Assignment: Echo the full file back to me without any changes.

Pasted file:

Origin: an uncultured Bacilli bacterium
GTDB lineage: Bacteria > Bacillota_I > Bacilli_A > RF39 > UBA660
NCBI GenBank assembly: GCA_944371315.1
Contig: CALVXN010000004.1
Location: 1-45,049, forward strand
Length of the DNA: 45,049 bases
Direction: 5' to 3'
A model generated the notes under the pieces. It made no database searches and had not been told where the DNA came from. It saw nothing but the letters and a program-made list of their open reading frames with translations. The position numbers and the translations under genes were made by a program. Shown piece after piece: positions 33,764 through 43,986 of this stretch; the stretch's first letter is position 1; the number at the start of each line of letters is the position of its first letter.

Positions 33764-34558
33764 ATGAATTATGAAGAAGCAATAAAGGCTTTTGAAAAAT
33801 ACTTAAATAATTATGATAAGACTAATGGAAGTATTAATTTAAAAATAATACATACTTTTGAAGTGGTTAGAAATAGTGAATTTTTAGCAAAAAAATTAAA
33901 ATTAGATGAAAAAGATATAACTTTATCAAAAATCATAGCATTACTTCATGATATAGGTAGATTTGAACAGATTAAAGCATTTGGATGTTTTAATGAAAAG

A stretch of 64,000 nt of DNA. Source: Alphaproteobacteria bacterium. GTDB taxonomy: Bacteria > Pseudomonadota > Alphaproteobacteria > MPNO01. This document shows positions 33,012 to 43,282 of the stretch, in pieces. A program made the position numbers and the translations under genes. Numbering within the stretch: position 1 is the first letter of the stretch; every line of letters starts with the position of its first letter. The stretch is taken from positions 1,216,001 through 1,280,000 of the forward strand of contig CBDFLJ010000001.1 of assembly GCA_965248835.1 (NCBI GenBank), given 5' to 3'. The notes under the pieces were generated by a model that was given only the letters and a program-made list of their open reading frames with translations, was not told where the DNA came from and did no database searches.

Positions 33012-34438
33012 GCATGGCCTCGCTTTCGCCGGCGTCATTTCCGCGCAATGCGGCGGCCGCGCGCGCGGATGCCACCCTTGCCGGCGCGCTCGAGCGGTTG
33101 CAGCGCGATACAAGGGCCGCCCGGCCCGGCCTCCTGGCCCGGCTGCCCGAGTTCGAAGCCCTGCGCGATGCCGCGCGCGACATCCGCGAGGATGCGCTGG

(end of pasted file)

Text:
Origin: an uncultured Bacilli bacterium
GTDB lineage: Bacteria > Bacillota_I > Bacilli_A > RF39 > UBA660
NCBI GenBank assembly: GCA_944371315.1
Contig: CALVXN010000004.1
Location: 1-45,049, forward strand
Length of the DNA: 45,049 bases
Direction: 5' to 3'
A model generated the notes under the pieces. It made no database searches and had not been told where the DNA came from. It saw nothing but the letters and a program-made list of their open reading frames with translations. The position numbers and the translations under genes were made by a program. Shown piece after piece: positions 33,764 through 43,986 of this stretch; the stretch's first letter is position 1; the number at the start of each line of letters is the position of its first letter.

Positions 33764-34558
33764 ATGAATTATGAAGAAGCAATAAAGGCTTTTGAAAAAT
33801 ACTTAAATAATTATGATAAGACTAATGGAAGTATTAATTTAAAAATAATACATACTTTTGAAGTGGTTAGAAATAGTGAATTTTTAGCAAAAAAATTAAA
33901 ATTAGATGAAAAAGATATAACTTTATCAAAAATCATAGCATTACTTCATGATATAGGTAGATTTGAACAGATTAAAGCATTTGGATGTTTTAATGAAAAG

A stretch of 64,000 nt of DNA. Source: Alphaproteobacteria bacterium. GTDB taxonomy: Bacteria > Pseudomonadota > Alphaproteobacteria > MPNO01. This document shows positions 33,012 to 43,282 of the stretch, in pieces. A program made the position numbers and the translations under genes. Numbering within the stretch: position 1 is the first letter of the stretch; every line of letters starts with the position of its first letter. The stretch is taken from positions 1,216,001 through 1,280,000 of the forward strand of contig CBDFLJ010000001.1 of assembly GCA_965248835.1 (NCBI GenBank), given 5' to 3'. The notes under the pieces were generated by a model that was given only the letters and a program-made list of their open reading frames with translations, was not told where the DNA came from and did no database searches.

Positions 33012-34438
33012 GCATGGCCTCGCTTTCGCCGGCGTCATTTCCGCGCAATGCGGCGGCCGCGCGCGCGGATGCCACCCTTGCCGGCGCGCTCGAGCGGTTG
33101 CAGCGCGATACAAGGGCCGCCCGGCCCGGCCTCCTGGCCCGGCTGCCCGAGTTCGAAGCCCTGCGCGATGCCGCGCGCGACATCCGCGAGGATGCGCTGG